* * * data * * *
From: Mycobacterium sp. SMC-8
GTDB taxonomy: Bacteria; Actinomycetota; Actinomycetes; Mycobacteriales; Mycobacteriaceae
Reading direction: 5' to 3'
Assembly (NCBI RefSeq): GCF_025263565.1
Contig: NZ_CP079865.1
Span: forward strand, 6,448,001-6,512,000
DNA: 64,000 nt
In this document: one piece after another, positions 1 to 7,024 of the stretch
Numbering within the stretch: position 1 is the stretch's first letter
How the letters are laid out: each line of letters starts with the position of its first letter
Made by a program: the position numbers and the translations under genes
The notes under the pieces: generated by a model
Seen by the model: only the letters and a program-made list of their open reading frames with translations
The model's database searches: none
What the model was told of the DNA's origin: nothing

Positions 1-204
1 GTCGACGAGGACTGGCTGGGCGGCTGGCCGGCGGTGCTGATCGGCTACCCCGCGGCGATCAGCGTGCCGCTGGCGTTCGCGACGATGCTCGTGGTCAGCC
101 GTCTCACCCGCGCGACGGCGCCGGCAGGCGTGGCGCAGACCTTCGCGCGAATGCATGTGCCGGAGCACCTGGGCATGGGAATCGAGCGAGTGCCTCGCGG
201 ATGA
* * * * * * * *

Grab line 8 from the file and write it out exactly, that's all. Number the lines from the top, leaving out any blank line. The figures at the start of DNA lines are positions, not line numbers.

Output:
In this document: one piece after another, positions 1 to 7,024 of the stretch